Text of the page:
In brain evolution, size matters—most of the time
Which came first, overall bigger brains or larger brain regions that control specialized behaviors? Neuroscientists have debated this question for decades, but a new Cornell University study settles the score.
The study reports that though vertebrate brains differ in size, composition and abilities, evolution of overall brain size accounts for most of these differences, with larger brains leading to greater capabilities.
The study of 58 species of songbirds also found that once a species evolved a larger brain, brain regions that control the beak and mouth, and the area for song, developed additional complex neural networks.
The paper, co-authored by Jordan Moore Ph.D., currently a postdoctoral fellow at Columbia University, and Timothy DeVoogd, a Cornell professor of psychology, was published May 10 in the Proceedings of the Royal Society B.
The findings suggest that this principle may also help explain human evolution; we may have first evolved larger brains, which then allowed for adaptations that enhanced brain regions that control specific abilities, such as language.
"Most neuroscientists believe there is nothing special about the way that our brains have evolved, that what we need to do is understand the principles that underlie brain evolution in general, which is what this study involves," said DeVoogd. "The way you build a bigger brain is not just making everything bigger but rather slowing down or lengthening late pieces of development."
In this way, bigger brains have a more developed cortex (which plays key roles in memory, attention, perception, awareness, thought, language and consciousness) that is the last region to develop in animals and humans.
The study is the first to compare—and resolve—two competing theories of brain evolution. One theory holds that natural selection drove progressive changes in particular areas of the brain, which then led to larger overall brains in species that needed them to survive.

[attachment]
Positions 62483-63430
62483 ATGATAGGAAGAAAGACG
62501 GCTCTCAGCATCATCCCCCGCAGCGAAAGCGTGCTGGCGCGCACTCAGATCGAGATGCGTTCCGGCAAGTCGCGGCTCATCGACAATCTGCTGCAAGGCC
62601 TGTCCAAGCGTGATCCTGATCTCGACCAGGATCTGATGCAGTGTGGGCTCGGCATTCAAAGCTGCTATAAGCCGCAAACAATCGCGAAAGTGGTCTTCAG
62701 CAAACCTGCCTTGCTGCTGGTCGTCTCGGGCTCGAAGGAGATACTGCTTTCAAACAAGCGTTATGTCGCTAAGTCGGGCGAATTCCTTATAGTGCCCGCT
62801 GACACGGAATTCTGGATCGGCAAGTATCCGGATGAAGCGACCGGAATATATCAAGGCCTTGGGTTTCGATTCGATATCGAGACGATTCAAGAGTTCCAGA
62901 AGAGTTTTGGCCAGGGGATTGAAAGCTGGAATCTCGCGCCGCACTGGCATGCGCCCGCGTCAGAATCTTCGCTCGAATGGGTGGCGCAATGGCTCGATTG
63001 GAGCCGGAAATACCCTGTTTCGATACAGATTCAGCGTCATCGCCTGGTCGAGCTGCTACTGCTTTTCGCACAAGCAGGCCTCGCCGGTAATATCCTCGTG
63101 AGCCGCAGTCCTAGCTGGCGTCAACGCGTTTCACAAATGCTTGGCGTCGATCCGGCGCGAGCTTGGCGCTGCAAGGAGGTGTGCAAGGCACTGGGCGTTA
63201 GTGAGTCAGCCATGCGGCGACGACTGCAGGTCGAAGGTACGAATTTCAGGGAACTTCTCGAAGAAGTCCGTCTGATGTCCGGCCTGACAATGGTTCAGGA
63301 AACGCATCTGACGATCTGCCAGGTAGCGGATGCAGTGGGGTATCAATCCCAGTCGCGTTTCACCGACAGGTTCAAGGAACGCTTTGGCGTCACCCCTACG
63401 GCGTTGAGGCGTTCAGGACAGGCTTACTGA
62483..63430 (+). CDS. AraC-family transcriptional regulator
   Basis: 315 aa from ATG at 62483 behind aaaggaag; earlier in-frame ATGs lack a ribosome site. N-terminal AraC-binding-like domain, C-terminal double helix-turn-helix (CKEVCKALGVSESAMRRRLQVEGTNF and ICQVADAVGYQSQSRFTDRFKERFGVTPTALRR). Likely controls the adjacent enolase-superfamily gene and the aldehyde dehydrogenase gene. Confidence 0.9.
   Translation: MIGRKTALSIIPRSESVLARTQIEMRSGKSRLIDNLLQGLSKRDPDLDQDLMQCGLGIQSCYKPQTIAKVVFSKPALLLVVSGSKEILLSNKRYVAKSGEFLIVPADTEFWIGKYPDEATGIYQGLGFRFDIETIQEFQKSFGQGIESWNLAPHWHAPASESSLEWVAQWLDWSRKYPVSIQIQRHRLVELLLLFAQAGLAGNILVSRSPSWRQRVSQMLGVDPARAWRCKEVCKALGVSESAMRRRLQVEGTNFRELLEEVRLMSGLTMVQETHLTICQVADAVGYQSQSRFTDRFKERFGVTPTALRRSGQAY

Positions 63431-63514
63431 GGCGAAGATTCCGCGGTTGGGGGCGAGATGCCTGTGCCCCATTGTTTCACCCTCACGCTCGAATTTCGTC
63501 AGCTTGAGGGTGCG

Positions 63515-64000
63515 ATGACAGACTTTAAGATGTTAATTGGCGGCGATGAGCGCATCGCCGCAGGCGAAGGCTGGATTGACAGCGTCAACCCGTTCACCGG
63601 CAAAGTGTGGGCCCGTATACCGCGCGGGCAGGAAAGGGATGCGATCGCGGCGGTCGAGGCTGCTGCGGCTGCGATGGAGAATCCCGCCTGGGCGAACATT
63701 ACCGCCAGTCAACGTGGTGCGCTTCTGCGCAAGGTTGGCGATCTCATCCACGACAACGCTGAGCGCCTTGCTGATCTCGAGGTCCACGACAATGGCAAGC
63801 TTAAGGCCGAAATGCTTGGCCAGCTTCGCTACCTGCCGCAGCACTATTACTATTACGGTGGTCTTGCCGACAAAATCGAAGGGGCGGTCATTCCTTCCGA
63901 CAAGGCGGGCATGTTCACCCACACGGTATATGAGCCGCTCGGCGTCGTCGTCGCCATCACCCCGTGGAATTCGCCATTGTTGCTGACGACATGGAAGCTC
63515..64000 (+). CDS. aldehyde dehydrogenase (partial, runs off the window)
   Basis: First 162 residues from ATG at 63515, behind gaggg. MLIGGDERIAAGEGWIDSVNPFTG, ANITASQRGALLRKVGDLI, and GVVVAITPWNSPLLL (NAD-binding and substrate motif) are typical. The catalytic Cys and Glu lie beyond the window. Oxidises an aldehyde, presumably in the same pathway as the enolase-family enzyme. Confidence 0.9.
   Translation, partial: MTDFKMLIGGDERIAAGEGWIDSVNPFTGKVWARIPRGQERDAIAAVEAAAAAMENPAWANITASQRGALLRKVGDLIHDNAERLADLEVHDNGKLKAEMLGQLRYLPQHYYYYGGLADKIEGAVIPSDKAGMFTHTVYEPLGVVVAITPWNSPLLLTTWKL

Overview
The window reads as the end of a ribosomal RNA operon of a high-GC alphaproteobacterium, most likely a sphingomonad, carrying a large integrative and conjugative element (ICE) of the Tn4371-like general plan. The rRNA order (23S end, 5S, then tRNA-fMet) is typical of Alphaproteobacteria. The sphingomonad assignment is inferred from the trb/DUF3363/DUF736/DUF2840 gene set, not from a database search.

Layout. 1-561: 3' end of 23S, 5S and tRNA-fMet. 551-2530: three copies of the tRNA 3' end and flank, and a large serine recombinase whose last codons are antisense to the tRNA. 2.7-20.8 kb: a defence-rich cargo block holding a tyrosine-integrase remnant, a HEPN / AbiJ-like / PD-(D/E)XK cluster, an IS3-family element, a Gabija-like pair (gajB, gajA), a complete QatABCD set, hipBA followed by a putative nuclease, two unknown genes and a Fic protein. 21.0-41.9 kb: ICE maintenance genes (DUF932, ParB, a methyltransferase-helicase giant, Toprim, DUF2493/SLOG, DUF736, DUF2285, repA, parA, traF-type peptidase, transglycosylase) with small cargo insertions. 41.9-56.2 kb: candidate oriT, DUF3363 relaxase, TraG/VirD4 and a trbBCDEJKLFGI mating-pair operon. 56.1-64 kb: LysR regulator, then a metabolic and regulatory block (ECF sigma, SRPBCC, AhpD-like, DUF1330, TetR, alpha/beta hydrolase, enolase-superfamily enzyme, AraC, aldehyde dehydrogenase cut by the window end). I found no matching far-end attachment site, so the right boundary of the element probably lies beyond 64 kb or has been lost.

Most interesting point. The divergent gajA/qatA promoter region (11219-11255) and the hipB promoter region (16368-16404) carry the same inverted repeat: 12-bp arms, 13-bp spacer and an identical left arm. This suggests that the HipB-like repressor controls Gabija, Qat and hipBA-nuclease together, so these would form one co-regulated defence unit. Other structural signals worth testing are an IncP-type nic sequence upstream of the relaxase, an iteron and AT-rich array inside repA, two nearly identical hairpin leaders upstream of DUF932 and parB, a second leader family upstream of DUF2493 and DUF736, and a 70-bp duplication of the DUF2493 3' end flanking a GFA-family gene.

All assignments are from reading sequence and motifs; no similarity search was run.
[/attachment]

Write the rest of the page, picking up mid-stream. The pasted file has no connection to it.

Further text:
The other theory contends that some species acquired a bigger brain in general, and its larger basic parts could then be recruited for specific complex behaviors.
To test these theories, Moore and DeVoogd measured the sizes of overall brains and 30 discrete areas that control behaviors in 58 songbirds spanning 20 families.
"One of the advantages of looking in the brains of birds is that it's relatively easy to get samples from lots of different species, and there's a lot of data on what the different species do. And specific areas devoted to these functions can be easily seen in the brain," DeVoogd said.
Most of the variation in brain regions was accounted for by differences in the brain's overall size. But in two specific systems there was a significant amount of variation beyond what could be explained by brain size. Areas that controlled song were much larger in species that produce more varied and complex songs. Also, brain areas controlling the face and mouth were especially large in species with short, fat beaks that eat seeds, and they were small in species with long, thin beaks that eat insects.
"If you've ever watched a bird deal with a sunflower seed, it pushes the seed around with its tongue and grasps it with different points in its beak. And then it is able to break it open and get the inside out," DeVoogd explained.
When it comes to humans, "it's always been controversial how we got to be who we are," DeVoogd said. Since supporting a big brain requires great demands on energy and oxygen, some researchers speculate that changes in the diets of early humans, including the ability to find and cook high-quality food, helped facilitate overall human brain growth by supplying the needed calories and protein.
Others speculate that living socially protected early humans and created evolutionary pressures for developing language, DeVoogd said.